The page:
IBM has put the finishing touches on software to improve the management of
business processes in distributed computing environments.
BPEL Tracking for Tivoli Monitoring for Transaction Performance will provide
customers with a one-window view of business processes, along with tools to
locate problems within a claim or purchase order running on an application.
The idea is to help customers save money and time using a service-oriented
models that reuse assets such as code to help applications communicate and
work together, often to conduct transactions or other tasks.
In one scenario, an insurance company using the new software could view only
claims processing, instead of monitoring several IT transactions and
attempting to map them back to business functions. The tool will alert users
to performance problems with the claim.
Different processes have different performance, availability and response
time, so the tool also sets policies to accommodate and monitor different
jobs in a supply chain.
For example, a programmer can write a monitoring policy that will watch an
insurance claim’s business process and script a separate policy to protect
a personal loan business process. Both policies would work independently of one
another, ensuring the user’s specifications are met.
These perks represent a marked improvement over previous business process
performance on a computer network. IT transaction problems could not
easily be linked to the business processes they support or properly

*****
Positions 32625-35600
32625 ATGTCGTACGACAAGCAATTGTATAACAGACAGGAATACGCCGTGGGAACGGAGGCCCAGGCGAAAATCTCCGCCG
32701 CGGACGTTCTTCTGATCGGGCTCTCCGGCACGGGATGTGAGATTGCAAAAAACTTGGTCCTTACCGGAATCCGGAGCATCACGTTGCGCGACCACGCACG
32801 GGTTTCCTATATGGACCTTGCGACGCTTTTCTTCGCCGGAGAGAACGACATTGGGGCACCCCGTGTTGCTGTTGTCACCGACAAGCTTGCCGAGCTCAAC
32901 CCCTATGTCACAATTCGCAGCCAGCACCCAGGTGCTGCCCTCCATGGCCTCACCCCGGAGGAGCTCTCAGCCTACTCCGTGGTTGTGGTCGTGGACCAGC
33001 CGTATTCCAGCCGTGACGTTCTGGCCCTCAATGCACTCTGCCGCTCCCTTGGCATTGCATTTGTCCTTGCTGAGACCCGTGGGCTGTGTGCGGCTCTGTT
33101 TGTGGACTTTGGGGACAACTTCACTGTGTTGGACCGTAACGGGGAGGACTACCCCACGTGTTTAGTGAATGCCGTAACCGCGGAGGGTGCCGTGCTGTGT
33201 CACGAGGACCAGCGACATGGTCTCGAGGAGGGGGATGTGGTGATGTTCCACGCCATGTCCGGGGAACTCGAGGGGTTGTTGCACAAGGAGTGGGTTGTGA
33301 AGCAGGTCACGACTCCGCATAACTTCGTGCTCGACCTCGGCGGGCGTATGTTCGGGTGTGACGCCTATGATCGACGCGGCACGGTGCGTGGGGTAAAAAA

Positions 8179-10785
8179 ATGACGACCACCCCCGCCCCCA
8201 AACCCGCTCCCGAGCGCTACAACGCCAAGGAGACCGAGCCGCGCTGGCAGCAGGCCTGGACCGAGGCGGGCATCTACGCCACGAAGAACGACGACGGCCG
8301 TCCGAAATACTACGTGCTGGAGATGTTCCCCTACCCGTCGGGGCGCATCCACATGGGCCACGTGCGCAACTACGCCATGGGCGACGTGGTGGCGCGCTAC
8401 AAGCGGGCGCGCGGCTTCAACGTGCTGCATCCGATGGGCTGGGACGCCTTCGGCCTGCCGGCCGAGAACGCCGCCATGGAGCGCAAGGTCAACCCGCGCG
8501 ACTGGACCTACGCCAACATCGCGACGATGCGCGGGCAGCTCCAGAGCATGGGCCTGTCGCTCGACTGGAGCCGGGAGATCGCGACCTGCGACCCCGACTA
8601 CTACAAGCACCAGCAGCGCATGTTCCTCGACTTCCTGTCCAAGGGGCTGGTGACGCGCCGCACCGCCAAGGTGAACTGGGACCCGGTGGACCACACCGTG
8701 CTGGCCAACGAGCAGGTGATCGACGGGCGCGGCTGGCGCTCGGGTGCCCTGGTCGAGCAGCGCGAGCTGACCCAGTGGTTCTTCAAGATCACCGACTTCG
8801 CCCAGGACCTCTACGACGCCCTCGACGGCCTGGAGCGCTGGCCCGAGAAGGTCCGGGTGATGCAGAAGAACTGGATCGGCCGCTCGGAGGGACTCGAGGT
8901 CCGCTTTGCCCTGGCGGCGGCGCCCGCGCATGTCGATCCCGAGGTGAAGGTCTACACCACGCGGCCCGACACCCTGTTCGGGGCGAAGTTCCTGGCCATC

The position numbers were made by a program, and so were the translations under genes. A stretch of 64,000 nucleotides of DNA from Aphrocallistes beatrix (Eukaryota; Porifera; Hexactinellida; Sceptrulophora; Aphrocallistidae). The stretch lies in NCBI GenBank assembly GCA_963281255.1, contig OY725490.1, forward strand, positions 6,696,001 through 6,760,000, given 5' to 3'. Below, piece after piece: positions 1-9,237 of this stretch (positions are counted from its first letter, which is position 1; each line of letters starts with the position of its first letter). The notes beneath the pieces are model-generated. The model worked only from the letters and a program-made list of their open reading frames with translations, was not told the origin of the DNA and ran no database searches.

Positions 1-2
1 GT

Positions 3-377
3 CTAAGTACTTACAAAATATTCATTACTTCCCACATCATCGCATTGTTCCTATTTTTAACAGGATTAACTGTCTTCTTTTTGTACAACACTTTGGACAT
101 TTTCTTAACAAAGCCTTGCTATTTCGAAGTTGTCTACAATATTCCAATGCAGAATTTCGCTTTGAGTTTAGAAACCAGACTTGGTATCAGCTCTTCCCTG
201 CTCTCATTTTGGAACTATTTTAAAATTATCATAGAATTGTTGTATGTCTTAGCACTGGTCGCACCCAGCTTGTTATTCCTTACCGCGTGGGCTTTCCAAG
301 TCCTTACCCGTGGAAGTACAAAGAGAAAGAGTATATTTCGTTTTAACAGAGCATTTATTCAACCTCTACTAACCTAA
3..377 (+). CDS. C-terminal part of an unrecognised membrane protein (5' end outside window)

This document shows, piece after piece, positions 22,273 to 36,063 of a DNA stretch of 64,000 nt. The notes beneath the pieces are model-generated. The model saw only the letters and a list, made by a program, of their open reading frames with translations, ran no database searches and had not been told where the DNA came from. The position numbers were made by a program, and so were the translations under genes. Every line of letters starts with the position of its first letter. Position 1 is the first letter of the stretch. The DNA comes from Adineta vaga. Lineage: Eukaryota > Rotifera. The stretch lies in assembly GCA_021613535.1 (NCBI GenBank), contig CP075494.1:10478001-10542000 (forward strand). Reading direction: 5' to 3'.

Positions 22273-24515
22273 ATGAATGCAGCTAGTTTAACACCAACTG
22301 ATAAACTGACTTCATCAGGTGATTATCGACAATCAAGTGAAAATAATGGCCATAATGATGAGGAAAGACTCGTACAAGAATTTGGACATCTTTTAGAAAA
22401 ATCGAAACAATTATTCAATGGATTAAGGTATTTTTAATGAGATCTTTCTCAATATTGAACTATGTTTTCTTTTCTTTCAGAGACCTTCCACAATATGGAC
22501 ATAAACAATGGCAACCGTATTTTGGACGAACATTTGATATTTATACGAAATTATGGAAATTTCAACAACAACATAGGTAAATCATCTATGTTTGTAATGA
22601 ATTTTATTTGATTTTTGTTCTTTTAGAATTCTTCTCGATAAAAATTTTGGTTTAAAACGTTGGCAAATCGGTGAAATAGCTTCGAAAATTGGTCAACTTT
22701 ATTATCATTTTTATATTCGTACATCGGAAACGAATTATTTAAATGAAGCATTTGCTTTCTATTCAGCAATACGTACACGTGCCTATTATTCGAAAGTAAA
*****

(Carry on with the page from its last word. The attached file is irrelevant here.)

monitored. This made it difficult to prioritize which IT problems to
With the new Tivoli tool, companies that use the Business Process Execution
transactions. This will help companies identify transaction paths and
isolate IT components responsible for a business process failure.
BPEL Tracking for Tivoli Monitoring for Transaction Performance is
available now on IBM’s online alphaWorks community.
Various researchers, such as IDC and Gartner, see SOAs and Web services as
virtually untapped, multi-billion-dollar markets.
This is why IBM has been one of the more active companies on the hunt for
developing SOAs. Big Blue wants corporations to use its software to run and
regulate their business tasks on computer networks, and the company has unveiled more than a dozen products on that front in the last two years.
Though not as prodigious as IBM, software vendors Microsoft, BEA Systems,
Oracle, Computer Associates and others are all developing products for
simplifying and lowering the cost of shared computing.